In this contribution we focus on codes as a particular form of civil regulation that is adopted by non-state actors to regulate internal behaviors. Governments increasingly encourage codes and forms of civil regulation in order to protect or to advance governmental objectives in the public interest. We will argue that codes - and with it civil regulation – have better chances of serving the public interest if (1) government, private actors and stakeholders agree on the norms in the standard-setting process, (2) if the codes are binding and (3) there are mechanisms to enforce compliance.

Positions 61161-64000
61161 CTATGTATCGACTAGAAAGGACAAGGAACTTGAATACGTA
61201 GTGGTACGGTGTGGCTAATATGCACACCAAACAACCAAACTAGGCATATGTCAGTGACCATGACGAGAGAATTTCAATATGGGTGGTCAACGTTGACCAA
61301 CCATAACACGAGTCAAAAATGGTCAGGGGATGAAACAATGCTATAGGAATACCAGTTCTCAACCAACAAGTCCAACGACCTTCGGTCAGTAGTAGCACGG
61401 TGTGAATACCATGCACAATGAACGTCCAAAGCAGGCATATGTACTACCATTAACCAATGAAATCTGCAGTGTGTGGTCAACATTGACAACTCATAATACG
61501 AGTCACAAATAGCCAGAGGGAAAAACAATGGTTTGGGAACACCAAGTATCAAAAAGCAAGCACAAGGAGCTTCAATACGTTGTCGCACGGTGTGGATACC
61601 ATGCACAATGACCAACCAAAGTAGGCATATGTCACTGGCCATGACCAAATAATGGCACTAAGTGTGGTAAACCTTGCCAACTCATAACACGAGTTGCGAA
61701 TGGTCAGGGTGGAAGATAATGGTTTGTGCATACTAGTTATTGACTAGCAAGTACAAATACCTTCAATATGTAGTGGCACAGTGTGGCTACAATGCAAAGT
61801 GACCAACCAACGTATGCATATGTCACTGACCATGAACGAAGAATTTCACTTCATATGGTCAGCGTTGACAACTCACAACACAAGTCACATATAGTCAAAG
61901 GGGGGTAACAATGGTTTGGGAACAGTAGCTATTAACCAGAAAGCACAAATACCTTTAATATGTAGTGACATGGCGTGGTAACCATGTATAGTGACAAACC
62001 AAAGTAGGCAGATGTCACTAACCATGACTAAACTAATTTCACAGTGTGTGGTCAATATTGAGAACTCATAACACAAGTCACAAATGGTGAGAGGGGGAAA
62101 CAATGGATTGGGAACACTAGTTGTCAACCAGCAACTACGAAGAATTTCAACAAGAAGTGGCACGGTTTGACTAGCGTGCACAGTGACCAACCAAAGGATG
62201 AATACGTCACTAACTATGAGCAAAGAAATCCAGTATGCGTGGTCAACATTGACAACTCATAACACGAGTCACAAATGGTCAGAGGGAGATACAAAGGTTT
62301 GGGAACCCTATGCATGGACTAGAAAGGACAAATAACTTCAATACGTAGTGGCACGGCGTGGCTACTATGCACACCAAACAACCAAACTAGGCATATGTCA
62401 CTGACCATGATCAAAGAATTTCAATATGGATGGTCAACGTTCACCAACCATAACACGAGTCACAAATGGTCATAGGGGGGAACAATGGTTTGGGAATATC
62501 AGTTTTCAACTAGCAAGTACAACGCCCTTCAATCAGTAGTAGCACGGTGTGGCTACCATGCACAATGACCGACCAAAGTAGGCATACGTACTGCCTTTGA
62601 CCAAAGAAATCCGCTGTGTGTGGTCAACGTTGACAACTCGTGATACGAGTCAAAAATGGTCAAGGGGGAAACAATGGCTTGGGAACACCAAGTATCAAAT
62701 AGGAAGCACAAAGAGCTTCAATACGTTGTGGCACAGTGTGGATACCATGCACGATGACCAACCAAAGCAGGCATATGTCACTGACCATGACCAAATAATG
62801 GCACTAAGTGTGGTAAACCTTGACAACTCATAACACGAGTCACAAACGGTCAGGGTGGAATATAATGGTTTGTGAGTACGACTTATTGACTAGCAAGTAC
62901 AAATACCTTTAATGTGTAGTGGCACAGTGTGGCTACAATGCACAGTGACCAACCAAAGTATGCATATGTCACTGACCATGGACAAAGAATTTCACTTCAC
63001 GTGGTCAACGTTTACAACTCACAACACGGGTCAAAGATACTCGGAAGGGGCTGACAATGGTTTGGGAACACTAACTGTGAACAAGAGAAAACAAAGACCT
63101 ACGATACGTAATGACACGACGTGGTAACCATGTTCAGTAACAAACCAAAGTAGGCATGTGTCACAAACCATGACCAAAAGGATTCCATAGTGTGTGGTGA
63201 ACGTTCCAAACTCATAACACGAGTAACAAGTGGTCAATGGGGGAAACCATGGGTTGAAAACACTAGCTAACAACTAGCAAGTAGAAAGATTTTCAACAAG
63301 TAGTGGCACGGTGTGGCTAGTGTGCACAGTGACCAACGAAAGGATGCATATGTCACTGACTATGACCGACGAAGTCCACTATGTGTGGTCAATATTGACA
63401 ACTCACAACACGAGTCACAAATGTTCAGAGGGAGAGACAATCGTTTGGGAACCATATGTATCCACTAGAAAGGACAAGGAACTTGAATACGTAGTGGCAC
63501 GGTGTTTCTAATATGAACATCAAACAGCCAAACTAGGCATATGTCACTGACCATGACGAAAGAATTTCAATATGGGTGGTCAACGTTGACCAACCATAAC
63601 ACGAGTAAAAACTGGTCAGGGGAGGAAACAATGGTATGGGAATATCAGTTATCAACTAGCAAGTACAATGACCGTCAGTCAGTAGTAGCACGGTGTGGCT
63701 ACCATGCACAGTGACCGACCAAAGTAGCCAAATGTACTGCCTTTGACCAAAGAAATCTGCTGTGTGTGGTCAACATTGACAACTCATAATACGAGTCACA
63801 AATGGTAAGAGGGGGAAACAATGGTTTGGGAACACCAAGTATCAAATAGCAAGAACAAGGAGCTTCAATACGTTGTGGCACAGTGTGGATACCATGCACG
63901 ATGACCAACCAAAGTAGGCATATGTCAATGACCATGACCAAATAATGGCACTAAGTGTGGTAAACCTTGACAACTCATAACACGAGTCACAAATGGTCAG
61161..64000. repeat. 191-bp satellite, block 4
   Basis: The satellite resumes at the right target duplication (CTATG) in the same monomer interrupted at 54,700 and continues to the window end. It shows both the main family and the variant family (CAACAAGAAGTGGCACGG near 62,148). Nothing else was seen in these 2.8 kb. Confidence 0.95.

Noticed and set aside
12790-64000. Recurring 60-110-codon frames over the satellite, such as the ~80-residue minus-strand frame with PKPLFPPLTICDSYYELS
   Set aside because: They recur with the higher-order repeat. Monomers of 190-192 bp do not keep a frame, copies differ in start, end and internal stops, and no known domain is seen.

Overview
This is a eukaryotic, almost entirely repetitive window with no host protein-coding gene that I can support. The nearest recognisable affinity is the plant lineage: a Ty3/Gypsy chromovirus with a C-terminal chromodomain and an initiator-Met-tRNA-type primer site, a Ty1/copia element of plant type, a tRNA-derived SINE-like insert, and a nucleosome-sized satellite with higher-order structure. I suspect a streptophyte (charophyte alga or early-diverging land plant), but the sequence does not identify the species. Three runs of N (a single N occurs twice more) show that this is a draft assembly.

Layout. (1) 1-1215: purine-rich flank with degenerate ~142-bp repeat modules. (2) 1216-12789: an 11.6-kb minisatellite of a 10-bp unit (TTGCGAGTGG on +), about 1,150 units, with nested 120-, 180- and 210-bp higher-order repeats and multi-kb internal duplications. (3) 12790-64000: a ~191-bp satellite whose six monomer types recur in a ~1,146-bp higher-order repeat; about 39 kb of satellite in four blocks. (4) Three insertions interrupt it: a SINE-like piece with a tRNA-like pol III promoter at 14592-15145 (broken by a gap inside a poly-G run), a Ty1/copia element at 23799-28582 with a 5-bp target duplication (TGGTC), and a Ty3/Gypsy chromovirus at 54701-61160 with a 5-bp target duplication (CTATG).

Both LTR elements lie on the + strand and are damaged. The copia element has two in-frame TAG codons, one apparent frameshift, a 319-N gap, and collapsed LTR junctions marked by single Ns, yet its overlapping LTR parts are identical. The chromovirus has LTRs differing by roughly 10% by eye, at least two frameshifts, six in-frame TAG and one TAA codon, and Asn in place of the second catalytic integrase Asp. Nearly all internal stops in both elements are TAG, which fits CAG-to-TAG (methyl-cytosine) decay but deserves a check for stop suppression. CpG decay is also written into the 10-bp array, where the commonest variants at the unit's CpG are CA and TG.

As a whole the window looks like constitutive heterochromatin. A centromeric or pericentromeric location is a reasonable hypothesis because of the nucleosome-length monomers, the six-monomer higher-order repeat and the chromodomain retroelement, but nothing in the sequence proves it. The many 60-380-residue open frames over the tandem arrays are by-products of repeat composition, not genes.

|Title of host publication||Handbook on the Politics of Regulation|
|Place of Publication||Cheltenham, UK|
|Number of pages||712|
|Publication status||Published - 2011|